Debates on Inflation & Gold Prices

(A Helpful Discussion!)

Silver Stock Report

by Jason Hommel, October 19th, 2010


Through debate, we all get the chance to see more clearly, and understand better who is right, and what the truth may actually be. 

1 Corinthians 11:19  For there must be also heresies among you, that they which are approved may be made manifest among you.

Proverbs 9:8 Reprove not a scorner, lest he hate thee: rebuke a wise man, and he will love thee.

A critic responds to my latest article:

Today: Low Inflation = Massive Gold Rise!
http://silverstockreport.com/2010/inflation-massive.html

Jason,
Were you born with insufficient gray matter or was this an acquired characteristic?
Your "thinking" is so flawed, it is far beyond funny.
 
michael

I replied to michael with:

Your insult would count if it contained reason, but absent that, it's static noise.

Michael replied respectfully with a long discussion of many points. 

I'm posting Michael's letter twice.  First, I'm copying Michaels original letter.  Second, below his letter, I post it again with my explanations inserted.  My comments are in bold.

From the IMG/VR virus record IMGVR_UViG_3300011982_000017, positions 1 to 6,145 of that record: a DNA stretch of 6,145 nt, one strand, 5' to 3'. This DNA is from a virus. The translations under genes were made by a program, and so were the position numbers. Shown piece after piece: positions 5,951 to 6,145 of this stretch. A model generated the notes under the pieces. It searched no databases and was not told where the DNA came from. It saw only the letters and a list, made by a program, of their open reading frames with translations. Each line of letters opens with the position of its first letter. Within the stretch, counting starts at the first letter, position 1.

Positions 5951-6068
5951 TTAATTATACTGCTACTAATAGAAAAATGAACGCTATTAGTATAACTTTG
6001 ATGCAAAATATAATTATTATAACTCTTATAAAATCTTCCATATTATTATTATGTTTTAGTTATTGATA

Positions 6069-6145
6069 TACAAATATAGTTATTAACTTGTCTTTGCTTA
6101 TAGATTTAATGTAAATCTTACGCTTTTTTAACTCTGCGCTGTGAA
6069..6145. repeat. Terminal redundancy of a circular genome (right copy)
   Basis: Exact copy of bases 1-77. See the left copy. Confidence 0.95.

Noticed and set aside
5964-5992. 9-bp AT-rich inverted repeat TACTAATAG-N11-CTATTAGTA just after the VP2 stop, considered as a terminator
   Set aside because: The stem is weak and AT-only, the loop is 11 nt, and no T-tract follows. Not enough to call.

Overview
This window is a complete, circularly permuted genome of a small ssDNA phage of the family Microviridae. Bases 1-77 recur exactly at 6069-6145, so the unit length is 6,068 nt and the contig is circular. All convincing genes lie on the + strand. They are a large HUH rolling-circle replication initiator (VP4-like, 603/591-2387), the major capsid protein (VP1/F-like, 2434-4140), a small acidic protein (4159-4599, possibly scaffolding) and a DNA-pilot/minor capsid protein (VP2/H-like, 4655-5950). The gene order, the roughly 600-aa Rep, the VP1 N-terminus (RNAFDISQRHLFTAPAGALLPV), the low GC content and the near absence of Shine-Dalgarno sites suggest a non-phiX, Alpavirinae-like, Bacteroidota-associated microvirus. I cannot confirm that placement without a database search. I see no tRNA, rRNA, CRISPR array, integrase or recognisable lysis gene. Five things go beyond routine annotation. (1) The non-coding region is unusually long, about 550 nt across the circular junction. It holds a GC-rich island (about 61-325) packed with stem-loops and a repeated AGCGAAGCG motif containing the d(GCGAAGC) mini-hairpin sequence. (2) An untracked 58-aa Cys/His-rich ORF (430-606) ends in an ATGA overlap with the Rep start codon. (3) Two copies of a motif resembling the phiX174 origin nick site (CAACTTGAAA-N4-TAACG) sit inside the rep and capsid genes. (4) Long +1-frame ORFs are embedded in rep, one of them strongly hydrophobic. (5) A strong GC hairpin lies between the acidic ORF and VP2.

=====

Jason,
Your response is very, very good and well appreciated.
It was my error in "thinking" that someone who would write such nonsense would be as open to discussion as you may be.
Thus, here goes:

REGARDING:  The most common myth or misperception in the gold market today goes something like this:
"Since inflation rates are low, then there's no reason for gold to go up very much."
This misunderstanding is expressed in many different ways, such as:
"Since the Consumer Price Index shows only 4% inflation, then gold should go up by no more than about 4% per year."
RESPONSE:  The CPI is around 1.5%, not even close to 4%.

REGARDING:  "When interest rates begin to rise, the more attractive rates will pull money out of gold and back into bonds."
RESPONSE:   That is true.  Obviously, the higher returns will attract a portion of funds from all other forms of investment.  Further, the carrying costs of holding gold will be greater.

REGARDING:  All of these statements are not true because they are only vaid when the world is on a fully backed gold standard.
RESPONSE:  What do you mean, "when the world is on a fully backed gold standard"?  LOL

REGARDING:  Instead, paper money is highly leveraged to the underlying gold.
RESPONSE:  What does that mean??  What is your "concept" of "paper money"?

REGARDING:  So much so that, only in theory could the gold be used to back up paper money, and only as a last resort if paper money began to die through rejection by the people, which leads to hyperinflation.
RESPONSE:  Throwing words together without meaning is not worth too much.  Please explain your rhetoric.